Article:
I certainly don’t. I said more than the bit that Alex quoted.

Paula’s a terrific writer. She was very nice to me at QED, despite the defriending last year. We were on a panel together, along with Maryam and (don’t laugh)…DJ Grothe.

Paula’s never given the smallest nod to any of that, and she has also never reciprocated. She called me very nasty names, and there was no prefatory regret or acknowledgement of an ok quality or two; no reservation or mitigation of any kind. Yet I’ve seen people announcing things like “It’s an FTB rule that you never say anything good about Paula Kirby.” That kind of lying and double standard gets me down.

I particularly like the part where Alex addresses Paula’s claim that we (we Oppressed Sisters) see a conspiracy everywhere, and that in fact women are unwilling to speak in public and we hold ourselves back.

As your reference to WiS acknowledges, many skeptical and atheistic women have gained prominence and are regular speakers on the conference scene. This is very different from your struggle to find female speakers: we know as a matter of fact that many skeptical ones exist, and accept invitations to speak when they get them – but conferences still frequently suffer from gender-imbalance. At worryingly many, no women give talks at all.

Why is this, when it’s obviously not that women are unwilling? Because they can’t accept invitations they don’t get. You’ve told us your experiences; here are mine.

Thoughtlessness

The first time we met was at the atheist student group I used to run, when you did a talk for us (an excellent one) on moral problems with Christianity. Yours was the last talk of the term, during which, if memory serves, half a dozen or so other guests had spoken. They were all male.

The same was more or less true of the next term, and at the week of events when you came back and spoke again there were twice as many men as women giving talks. Had I and the dozen or so other organisers conspired, in twilit rooms at witching hour, to keep women out? Of course not. But it was still our fault, and in hindsight – forgive the pun – a serious cock-up.

At events promoting godlessness and skeptical thinking, I believe we should show how diverse our community is. Is there something wrong with male speakers? Clearly not – no more than with, say, physicists giving talks. But if all or two thirds of a conference’s speakers were physicists, that wouldn’t reflect the breadth of the skeptical movement. The people onstage should, I think, be as varied as the people in the room – or as varied, as the case may be, as the people we’d like to have in the room. So why are they so often not?

Because when groups of men like the one I was in are running events, they don’t always think about this. I didn’t.

It doesn’t help that it’s a self-fulfilling prophecy: that when lots more of the speakers we knew about were men, lots more of the ones we invited and therefore hosted were men. We threw out the names of all the interesting people we wanted to invite in our very first meeting, brainstorming at lightning speed – and of course, we ended up with a shortlist that was as unbalanced as our long list.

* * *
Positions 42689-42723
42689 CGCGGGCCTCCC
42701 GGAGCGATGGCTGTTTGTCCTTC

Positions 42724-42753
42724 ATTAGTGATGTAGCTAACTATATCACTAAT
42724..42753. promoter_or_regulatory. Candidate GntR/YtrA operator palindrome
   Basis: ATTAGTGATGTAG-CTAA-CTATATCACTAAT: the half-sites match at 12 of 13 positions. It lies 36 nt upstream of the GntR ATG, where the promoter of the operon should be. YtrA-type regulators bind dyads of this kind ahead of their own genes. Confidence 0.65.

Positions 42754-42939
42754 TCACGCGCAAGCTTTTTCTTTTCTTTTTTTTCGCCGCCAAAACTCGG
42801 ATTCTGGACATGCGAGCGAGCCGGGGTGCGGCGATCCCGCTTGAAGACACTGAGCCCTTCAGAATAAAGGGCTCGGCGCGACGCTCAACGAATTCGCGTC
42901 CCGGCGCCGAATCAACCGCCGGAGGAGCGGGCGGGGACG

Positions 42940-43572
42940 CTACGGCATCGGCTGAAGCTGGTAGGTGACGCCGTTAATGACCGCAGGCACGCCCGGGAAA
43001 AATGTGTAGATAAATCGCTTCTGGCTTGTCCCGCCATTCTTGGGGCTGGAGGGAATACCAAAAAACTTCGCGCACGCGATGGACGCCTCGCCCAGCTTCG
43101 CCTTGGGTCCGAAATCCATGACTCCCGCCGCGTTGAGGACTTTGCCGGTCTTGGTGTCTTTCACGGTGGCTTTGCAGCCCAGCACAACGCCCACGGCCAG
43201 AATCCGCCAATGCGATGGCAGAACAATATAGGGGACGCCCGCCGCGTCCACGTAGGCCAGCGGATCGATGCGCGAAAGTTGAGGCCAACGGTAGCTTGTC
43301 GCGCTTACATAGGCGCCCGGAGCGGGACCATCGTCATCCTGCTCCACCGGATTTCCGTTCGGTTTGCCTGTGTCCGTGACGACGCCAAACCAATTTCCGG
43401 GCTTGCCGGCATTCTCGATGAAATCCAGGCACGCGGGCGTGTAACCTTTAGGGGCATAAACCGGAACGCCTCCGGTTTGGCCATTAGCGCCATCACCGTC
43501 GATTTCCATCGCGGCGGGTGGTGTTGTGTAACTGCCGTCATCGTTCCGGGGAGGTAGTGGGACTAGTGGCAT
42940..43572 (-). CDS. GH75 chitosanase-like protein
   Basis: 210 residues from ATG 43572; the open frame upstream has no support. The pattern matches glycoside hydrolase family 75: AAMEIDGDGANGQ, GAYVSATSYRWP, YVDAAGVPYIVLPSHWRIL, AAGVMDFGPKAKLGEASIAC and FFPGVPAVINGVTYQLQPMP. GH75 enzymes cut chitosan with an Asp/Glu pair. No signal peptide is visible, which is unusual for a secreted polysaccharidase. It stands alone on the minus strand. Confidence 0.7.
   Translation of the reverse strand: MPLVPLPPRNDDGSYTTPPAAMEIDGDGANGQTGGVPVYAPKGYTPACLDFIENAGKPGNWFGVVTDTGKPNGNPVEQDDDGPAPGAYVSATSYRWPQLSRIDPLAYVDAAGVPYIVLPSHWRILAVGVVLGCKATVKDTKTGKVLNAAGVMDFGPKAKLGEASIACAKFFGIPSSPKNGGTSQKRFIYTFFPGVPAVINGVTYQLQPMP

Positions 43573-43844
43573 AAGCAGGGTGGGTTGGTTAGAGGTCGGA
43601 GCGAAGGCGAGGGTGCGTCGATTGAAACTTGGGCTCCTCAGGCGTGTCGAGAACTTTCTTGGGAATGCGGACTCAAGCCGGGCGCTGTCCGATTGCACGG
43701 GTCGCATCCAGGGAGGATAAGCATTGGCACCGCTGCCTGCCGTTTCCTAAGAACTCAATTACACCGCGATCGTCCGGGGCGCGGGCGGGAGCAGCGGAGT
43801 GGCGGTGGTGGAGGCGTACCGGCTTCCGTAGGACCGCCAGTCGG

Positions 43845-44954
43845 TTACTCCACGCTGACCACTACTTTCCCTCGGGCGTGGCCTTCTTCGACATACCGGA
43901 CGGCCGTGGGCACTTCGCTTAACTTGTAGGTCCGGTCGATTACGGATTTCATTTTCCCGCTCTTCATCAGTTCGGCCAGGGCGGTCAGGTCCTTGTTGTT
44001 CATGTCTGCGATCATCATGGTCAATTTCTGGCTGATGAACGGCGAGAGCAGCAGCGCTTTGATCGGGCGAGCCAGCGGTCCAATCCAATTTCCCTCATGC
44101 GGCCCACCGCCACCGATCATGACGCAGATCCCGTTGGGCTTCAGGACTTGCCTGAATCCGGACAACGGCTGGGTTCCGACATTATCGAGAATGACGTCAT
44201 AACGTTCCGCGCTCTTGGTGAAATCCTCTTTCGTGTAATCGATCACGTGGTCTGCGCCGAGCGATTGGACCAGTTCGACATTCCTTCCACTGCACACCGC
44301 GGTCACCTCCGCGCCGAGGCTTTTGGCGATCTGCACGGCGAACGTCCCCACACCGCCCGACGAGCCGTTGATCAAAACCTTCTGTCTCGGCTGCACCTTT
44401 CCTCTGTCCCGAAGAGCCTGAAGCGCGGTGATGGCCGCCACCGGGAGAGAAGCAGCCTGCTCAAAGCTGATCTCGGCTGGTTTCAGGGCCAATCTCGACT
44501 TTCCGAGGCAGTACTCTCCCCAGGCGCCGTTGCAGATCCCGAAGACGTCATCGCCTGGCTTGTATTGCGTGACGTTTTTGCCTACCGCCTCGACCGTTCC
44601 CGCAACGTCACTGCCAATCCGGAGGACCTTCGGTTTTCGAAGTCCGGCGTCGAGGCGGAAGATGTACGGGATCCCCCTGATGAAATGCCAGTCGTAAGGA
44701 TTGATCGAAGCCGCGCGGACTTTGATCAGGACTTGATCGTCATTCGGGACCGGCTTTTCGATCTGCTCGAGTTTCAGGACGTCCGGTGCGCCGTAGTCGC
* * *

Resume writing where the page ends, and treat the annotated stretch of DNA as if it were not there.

I’m not suggesting we bar potential speakers because they’re male, or become draconian. But I am suggesting guys in organising groups put time into specifically researching female atheists, to the point of being able to write an A4-length list of speakers they’d like to host who aren’t white men. (Try it, other readers. I can do it.) Because when we have to think of interesting godless people and our minds run toward those groups by instant default, we propagate the existing imbalances.

It’s not a conspiracy. It’s thoughtlessness.

We know this is true. PZ used to report this all the time – that he would tell organizers, “Hey, you need to get some women to speak,” and they would always look befuddled and say, “Uh……we don’t know any.” He would sigh and give them some names. That would be the end of that.

Now, at last, it is changing. It’s been changing for a couple of years. That’s partly because we – we Oppressed Sisters – did some yelling about it. Why, exactly, is this a bad thing?

I don’t think it is. I don’t see how it is. I don’t see why Paula is so furious about it.

Maybe she and Pamela Gay could have a chat. Seriously.

(This is a syndicated post. Read the original at FreeThoughtBlogs.)



Better taste

Jul 14th, 2012 2:59 pm | By

I gather (via Twitter) that Pamela Gay gave a great, standing ovation talk at TAM just now.

Pamela Gay just gave a talk highlighting the sexual harrassment in the skeptic community and called out for change! #TAM2012

Thank you @starstryder for tackling the harassment issue head-on at the #tam2012 podium, elegantly, eloquently, & w/many other great ideas!

@starstryder Thank you x a million. I wondered if anyone would say it. You knocked it out of the park. #TAM2012

Thank you, @starstryder!! That was exactly what #tam2012 needed and you were exactly the woman to do it. Inspiring.

@starstryder knocked it out of the park. Smart, measured and impassioned decimation of the trolls

Over hearing women sharing TAM harassment stories in the restroom. I think @starstryder‘s courage is contagious #tam2012

My friend Mya says she clapped until her hands hurt.

Excellent!

(This is a syndicated post. Read the original at FreeThoughtBlogs.)